China is now banning offerings of burnt juniper boughs and other fragrant smoke outside the iconic Jokhang temple in Tibet’s regional capital Lhasa, with authorities citing concerns over air pollution, sources in the city say.
The move tightens restrictions over worship already in place at the world-famous pilgrimage site, which has seen a square in front of the Jokhang fenced off to prevent public prayer and other displays of devotion following construction work on areas outside the temple.
Two large structures set up in front of the Jokhang for performing smoke offerings, called Sang Sol in Tibetan, are now completely closed to worshipers who have traditionally conducted ceremonies each Wednesday and on other special occasions, a source living in Tibet told RFA this week.
“Chinese authorities in Lhasa claim that the indiscriminate burning of these offerings is harmful to the environment and pollutes the air,” RFA’s source said, adding that Chinese officials have held workshops beginning in November to raise public awareness of the issue.
“They have conducted propaganda programs on the roadside near the offering sites in front of the Jokhang, where official banners urge what they call the responsible practice of Sang Sol supported by ‘individual awareness and ‘education,’” the source said, speaking on condition of anonymity.
“The two structures built for Sang Sol ceremonies in front of the Jokhang meanwhile remain closed,” the source said.
Growing pattern of control
The new restrictions at the Jokhang signal a growing pattern of Chinese control over traditional Tibetan religious practice and increasing attempts by Beijing to recast Tibetan Buddhism as a Chinese faith, experts and observers say.
During a lockdown in Lhasa in April to prevent the spread of COVID-19, two Chinese-style pavilions were installed in front of the Jokhang, prompting concerns that the introduction of foreign architectural elements in the temple complex might affect the Jokhang’s status as a UNESCO World Heritage Site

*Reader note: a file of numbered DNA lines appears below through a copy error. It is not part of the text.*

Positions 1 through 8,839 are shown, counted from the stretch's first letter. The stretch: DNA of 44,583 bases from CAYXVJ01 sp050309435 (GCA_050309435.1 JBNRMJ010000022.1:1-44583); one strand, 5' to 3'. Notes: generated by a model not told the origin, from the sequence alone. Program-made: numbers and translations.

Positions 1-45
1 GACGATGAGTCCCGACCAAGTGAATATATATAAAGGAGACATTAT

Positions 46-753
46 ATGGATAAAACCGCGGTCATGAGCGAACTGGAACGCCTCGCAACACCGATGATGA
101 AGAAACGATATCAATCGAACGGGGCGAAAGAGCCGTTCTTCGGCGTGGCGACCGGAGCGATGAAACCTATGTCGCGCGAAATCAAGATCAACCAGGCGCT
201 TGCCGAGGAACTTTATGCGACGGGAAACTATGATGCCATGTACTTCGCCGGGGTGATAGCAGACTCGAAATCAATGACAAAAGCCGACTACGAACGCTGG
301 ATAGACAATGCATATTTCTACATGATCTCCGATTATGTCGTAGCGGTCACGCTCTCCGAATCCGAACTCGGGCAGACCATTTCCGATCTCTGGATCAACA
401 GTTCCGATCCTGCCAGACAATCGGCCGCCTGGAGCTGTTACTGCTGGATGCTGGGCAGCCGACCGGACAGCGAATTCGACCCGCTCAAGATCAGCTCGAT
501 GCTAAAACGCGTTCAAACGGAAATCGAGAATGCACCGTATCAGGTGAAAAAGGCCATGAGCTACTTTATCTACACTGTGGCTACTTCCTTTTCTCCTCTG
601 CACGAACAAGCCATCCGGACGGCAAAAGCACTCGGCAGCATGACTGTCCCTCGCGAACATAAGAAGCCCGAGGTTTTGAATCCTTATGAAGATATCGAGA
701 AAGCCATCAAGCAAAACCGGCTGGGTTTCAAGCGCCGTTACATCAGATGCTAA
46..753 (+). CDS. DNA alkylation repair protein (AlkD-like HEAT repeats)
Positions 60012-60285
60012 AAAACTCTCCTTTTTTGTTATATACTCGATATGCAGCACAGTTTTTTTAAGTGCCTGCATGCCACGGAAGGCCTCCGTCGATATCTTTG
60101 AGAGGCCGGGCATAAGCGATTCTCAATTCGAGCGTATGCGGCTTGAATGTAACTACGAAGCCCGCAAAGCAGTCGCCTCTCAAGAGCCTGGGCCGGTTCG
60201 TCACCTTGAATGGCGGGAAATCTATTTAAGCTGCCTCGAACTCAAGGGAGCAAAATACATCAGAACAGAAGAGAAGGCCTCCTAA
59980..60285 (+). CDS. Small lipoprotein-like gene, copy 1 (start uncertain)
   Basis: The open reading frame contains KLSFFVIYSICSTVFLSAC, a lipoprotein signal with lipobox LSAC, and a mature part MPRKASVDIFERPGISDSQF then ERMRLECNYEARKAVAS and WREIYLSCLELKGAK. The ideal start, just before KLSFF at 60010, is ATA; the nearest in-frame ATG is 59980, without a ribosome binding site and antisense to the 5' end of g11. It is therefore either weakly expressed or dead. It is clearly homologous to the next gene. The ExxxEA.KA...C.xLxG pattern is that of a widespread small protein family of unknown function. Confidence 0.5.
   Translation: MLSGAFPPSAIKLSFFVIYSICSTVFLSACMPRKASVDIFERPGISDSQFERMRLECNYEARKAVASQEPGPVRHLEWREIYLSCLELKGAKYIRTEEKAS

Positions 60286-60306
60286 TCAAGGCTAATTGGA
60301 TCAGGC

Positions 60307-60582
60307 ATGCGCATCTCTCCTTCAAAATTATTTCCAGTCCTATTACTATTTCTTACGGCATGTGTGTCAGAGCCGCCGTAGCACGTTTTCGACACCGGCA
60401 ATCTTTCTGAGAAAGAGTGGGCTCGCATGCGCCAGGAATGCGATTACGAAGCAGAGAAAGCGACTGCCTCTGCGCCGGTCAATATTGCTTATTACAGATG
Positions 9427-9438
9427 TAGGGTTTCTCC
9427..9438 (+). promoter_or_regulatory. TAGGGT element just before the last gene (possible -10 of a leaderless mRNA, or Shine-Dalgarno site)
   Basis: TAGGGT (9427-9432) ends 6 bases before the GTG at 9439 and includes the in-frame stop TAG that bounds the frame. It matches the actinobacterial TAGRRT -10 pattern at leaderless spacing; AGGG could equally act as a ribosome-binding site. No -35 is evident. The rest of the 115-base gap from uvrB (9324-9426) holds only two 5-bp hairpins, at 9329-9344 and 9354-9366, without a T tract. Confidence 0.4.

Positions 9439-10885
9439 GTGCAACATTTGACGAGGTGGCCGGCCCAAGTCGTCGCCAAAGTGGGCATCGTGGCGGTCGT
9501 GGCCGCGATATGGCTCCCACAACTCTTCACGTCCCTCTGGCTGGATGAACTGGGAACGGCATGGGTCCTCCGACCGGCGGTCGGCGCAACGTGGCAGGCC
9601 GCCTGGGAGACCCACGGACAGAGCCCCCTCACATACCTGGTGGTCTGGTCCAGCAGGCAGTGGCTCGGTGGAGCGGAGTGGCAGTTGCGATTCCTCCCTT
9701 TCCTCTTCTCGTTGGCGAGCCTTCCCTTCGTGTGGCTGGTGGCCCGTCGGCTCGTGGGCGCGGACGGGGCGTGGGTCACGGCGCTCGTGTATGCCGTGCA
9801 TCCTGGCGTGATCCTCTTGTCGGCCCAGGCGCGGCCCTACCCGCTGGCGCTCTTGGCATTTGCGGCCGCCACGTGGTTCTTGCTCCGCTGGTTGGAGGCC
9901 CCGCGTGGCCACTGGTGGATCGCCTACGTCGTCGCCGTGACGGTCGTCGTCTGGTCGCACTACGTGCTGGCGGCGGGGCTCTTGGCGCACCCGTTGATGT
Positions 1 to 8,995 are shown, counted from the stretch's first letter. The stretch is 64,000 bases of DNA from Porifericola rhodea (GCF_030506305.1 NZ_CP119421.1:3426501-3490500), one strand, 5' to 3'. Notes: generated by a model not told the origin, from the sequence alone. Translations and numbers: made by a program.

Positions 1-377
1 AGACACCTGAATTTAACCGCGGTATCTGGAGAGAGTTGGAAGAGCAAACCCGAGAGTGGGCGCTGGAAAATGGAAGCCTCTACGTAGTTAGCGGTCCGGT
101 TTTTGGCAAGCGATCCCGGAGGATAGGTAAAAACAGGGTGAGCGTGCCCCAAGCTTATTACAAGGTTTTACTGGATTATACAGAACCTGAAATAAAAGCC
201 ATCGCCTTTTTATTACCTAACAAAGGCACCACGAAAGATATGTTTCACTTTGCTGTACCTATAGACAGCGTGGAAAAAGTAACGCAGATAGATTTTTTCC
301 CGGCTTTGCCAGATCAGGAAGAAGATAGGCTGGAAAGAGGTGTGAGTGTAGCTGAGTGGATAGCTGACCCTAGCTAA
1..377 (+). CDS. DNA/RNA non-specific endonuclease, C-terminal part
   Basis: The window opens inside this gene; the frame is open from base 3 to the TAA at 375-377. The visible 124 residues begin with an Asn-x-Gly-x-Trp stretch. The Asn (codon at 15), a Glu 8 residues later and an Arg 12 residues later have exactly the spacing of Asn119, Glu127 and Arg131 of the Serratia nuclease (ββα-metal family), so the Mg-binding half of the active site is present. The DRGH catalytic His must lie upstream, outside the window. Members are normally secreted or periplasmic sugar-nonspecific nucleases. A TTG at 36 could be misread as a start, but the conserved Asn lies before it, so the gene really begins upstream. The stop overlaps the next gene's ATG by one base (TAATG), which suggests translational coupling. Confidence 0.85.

And on Feb. 17, 2018 a fire broke out in the temple compound, setting at least one building ablaze but sparing the central chapel that houses the temple’s central image, a famous statue of the Buddha brought to Tibet in the seventh century by the Chinese bride of the Tibetan emperor Songtsen Gampo.
Chinese authorities in Tibet have meanwhile ordered the destruction of prayer flags in many parts of the region in one of China’s most direct assaults to date on visible symbols of Tibetan culture and religious belief, sources told RFA in earlier reports.
Whether old or new, the prayer flags bearing mantras were all being removed from their traditional locations in the name of environmental cleanup and “behavioral reform,” one source said, adding that even the poles on which the flags were hung were being dismantled.
”The Chinese have controlled every aspect of the Tibetan people’s religious practice,” a second source in Tibet told RFA this week, adding that recent tightenings of control have caused the freedom of worship in Tibet “to deteriorate even further.”
“The closing of Tibetans’ traditional places of worship, and even the site of Sang offerings, is reminiscent of China’s Cultural Revolution,” the source said.
Reported by Lhuboom for RFA’s Tibetan Service. Translated by Dorjee Damdul. Written in English by Richard Finney.